JICA completes development plan for Philippines' Bangsamoro region


A development plan for the proposed Bangsamoro region in the Philippines’ southern island of Mindanao has been completed despite a setback in the government’s peace process with the country’s largest Muslim rebel group, the Japan International Cooperation Agency said Wednesday.

JICA’s Philippine office said the final report of Bangsamoro Development Plan 2, the crafting of which it led starting in 2013, was turned over Saturday to the Moro Islamic Liberation Front and its development arm, the Bangsamoro Development Agency, at the rebel group’s main stronghold, Camp Darapanan, in Maguindanao province.

The Moro Islamic Liberation Front forged a Comprehensive Agreement on the Bangsamoro with the Philippine government in March 2014 after 17 years of negotiations for a peaceful settlement of the political and armed conflict that has stunted economic growth and affected people’s lives.

But the proposed Bangsamoro Basic Law for authorizing the creation of the Muslim-dominated region with a more autonomous government was not passed by the outgoing congress after some legislators questioned the rebel group’s sincerity following a deadly clash between government forces and armed fighters in January 2015.

The same piece of legislation is expected to be tackled by the new members of congress set to convene next month.

“We are optimistic that the peace process in Mindanao will be sustained despite the challenges,” Susumu Ito, JICA’s chief representative in the Philippines, said in a statement.

The Bangsamoro Development Plan 2 “will be useful for integrated development planning for the whole Mindanao and outlines strategies for future development assistance that the region will need to achieve inclusive growth,” he added.

The plan is a result of JICA’s Comprehensive Development Project for the Bangsamoro in partnership with the Bangsamoro Development Agency.

It covers medium- to long-term goals through 2022 and 2028, respectively, and identifies 27 key projects that may be funded by any interested agencies, including government and development partners.

The proposed projects, which are mainly for agriculture, agro-industry, fishery, logistics infrastructure, power supply, river basin management and flood control, may be implemented even as the passage of the Bangsamoro Basic Law is being awaited.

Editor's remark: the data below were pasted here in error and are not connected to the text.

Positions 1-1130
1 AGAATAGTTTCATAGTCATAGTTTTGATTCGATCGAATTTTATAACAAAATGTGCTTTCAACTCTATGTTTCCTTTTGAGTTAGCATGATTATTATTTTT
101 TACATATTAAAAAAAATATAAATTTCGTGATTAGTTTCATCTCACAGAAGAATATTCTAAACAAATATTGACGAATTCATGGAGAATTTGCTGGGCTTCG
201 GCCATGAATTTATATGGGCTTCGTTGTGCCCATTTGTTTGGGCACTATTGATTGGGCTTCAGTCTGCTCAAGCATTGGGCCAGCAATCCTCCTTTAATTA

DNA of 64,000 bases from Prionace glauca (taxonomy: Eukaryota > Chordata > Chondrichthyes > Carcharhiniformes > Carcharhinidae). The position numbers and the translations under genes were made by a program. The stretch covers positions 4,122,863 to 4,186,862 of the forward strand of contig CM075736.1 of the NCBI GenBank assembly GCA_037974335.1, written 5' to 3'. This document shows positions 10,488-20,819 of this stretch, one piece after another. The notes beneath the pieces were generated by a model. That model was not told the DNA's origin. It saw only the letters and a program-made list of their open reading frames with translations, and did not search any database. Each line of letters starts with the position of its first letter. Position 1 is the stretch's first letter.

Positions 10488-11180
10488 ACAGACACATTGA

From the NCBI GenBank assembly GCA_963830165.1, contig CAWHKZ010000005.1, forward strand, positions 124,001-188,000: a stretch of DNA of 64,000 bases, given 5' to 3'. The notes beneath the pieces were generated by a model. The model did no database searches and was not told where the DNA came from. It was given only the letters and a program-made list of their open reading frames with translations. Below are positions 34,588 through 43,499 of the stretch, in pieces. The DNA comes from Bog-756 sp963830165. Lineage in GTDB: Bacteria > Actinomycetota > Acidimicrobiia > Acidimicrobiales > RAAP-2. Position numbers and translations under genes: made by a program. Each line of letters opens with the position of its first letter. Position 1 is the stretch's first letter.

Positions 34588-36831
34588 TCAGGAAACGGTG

Another 54 proposed projects under the plan are expected to help boost the economy of the entire Mindanao, JICA said.

If implemented, the plan can create 550,000 additional jobs in the region and pump the average regional gross domestic product to 7.4 percent annually.

“When carried out, the (Bangsamoro Development Plan) will help bridge the poverty gap and enhance the connectivity of Mindanao with other regions,” Ito said.

Citing data from the Philippine Statistics Authority, JICA noted that poverty incidence in that region was at 59 percent during the first half of 2015, way higher than the national average of 26.3 percent.

“JICA shares the Philippines’ collective vision for just and lasting peace and inclusive development in Mindanao,” Ito said.

Mohagher Iqbal, the rebel group’s lead negotiator with the government who now heads the Bangsamoro Transition Commission, was quoted in the JICA statement as saying that the development plan “is not only historic but also an indispensable part of nation building.”

Moro Islamic Liberation Front Chairman Al Haj Murad Ebrahim, for his part, was quoted as saying, “Despite the non-passage of the Bangsamoro Basic Law, the MILF is supporting the implementation of selected projects under the (Bangsamoro Development Plan) in core territories hardest hit by poverty.”

More than 3 million people are estimated to be in the Bangsamoro region, which covers nearly 1.5 million hectares in land area, mainly in central to western Mindanao.

The armed conflict in Mindanao, spanning over four decades because of the Muslim rebel groups’ desire for independence or autonomy, has claimed the lives of some 120,000 people and displaced millions of others.

It is also causing 20 billion pesos (about $425 million) in annual economic losses in terms of damages to businesses and properties, as well as potential investments that turn away due to the unstable security environment.